Lipid extraction and TG measurements
Lipids were extracted from frozen livers and longissimus muscles via modified Folch method  in a 2:1 (vol/vol) mixture of chloroform/methanol. The extracts were washed with 0.5 volumes of 0.8% KCl and centrifuged at 1,500 ×g for 10 min, and the organic phases were recovered. The TG content in the liver and plasma was also determined using a commercial kit (Wako Pure Chemical Industries) according to the manufacturer’s instructions.
RNA extraction and reverse transcription-polymerase chain reaction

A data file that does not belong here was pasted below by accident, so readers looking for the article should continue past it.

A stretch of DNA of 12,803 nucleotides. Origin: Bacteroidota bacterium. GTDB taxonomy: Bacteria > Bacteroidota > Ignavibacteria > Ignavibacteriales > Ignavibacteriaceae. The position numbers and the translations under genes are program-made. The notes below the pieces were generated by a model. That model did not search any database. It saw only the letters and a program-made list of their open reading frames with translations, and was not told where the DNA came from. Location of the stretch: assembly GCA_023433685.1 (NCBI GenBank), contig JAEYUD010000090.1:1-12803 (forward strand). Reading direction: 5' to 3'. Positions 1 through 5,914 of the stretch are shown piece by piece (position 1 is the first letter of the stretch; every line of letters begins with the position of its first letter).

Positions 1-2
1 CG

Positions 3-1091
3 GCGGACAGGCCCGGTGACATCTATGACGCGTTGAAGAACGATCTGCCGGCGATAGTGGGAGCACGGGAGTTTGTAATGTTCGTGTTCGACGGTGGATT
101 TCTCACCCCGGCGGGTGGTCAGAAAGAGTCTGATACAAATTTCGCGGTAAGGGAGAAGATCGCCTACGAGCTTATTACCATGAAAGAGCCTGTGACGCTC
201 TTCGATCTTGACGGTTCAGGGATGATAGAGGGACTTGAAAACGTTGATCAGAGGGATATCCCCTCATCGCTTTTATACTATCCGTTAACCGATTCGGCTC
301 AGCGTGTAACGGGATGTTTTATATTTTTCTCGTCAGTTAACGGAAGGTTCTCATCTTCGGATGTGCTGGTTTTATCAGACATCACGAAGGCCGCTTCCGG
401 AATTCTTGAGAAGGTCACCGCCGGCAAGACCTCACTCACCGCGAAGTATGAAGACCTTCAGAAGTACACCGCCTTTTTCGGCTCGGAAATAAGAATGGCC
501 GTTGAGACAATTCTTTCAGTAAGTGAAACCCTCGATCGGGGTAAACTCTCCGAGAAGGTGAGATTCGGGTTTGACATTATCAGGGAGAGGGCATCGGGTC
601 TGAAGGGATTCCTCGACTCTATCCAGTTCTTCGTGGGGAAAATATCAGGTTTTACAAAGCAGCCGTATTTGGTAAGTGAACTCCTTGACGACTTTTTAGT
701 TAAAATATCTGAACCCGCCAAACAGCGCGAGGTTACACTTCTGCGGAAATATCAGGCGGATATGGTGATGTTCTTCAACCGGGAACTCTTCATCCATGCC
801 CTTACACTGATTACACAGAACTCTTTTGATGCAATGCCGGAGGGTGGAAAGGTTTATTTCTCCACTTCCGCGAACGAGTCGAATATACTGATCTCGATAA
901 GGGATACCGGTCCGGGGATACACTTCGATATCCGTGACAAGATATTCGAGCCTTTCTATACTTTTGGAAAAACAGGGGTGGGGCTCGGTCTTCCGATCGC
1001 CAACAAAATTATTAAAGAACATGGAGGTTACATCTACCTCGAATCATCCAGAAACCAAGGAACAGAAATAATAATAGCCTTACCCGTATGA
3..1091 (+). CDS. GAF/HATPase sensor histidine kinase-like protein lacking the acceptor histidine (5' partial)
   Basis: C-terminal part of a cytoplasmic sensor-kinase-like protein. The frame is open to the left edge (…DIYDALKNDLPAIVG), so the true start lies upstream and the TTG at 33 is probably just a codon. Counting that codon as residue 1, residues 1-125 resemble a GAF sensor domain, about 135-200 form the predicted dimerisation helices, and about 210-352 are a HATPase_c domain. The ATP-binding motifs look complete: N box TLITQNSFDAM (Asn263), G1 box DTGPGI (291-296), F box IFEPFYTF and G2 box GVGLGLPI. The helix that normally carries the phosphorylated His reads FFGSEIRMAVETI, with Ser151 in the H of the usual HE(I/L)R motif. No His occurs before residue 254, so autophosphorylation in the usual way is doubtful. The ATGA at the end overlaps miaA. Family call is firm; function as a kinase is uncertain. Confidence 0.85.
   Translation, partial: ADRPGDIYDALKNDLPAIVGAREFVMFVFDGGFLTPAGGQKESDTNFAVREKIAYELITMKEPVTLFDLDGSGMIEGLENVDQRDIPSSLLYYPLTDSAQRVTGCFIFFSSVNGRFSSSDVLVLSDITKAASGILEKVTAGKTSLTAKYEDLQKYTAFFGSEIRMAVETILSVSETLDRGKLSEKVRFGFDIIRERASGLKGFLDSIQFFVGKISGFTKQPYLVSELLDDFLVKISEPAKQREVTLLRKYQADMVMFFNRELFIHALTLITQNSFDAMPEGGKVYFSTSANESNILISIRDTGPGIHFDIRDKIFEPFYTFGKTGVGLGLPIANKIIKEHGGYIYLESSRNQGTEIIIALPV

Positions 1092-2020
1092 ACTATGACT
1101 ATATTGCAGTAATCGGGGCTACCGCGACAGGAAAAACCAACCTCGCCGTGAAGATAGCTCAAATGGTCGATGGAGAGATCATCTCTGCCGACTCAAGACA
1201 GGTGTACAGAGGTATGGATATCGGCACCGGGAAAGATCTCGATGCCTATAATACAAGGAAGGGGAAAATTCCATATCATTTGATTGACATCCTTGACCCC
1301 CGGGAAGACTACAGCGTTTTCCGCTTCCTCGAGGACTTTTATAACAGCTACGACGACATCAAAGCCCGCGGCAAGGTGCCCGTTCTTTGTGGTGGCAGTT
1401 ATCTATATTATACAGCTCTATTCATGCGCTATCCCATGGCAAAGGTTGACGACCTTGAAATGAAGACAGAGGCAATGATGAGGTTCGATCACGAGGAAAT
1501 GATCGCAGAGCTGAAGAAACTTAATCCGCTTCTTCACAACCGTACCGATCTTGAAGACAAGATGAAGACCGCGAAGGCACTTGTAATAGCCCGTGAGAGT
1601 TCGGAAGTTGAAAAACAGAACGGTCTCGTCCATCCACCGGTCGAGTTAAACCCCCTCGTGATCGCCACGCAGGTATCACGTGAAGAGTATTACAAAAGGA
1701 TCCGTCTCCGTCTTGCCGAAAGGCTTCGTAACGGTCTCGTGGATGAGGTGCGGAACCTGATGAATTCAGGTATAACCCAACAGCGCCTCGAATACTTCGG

Total RNA was isolated from homogenized livers using NucleoSpin® RNA (Macherey-Nagel, Düren, Germany) according to the manufacturer’s instructions. The total RNA concentration was measured with a NanoDrop® spectrophotometer (ND-1000, NanoDrop, Wilmington, DE, USA). The quality of the RNA was determined by assessing the A260/280 ratio and by agarose gel electrophoresis. The RNA was reverse-transcribed into cDNA using PrimeScript® RT Master Mix (Takara Bio, Shiga, Japan). cDNA was amplified using SYBR® Premix Ex Taq II (Takara Bio) according to the manufacturer’s protocol. We designed the primers for reverse transcription (RT) polymerase chain reaction (PCR) with the design software Primer 3. β-actin was used as an endogenous control. The following PCR primers were used: β-actin (Actb) forward, 5′-GGAGATTACTGCCCTGGCTCCTA-3′, and reverse, 5′-GACTCATCGTACTCCTGCTTGCTG-3′; MTP (Mttp) forward, 5′-AGCAACATGCCTACTTCTTACAC-3′, and reverse, 5′-TCACGGGTTCACTTTCACTG-3′; apolipoprotein A-IV (ApoA4 or Apoa4) forward, 5′-ACCCTCTTCCAGGACAAACTTG-3′, and reverse, 5′-CCTTGGTTAGATGTCCACTCAGTTG-3′; and apolipoprotein B (ApoB or Apob) forward, 5′-CCTGTCCATTCAAAACTACCACA-3′, and reverse 5′-CAATGAACGAATCAGAAGGTGA-3′.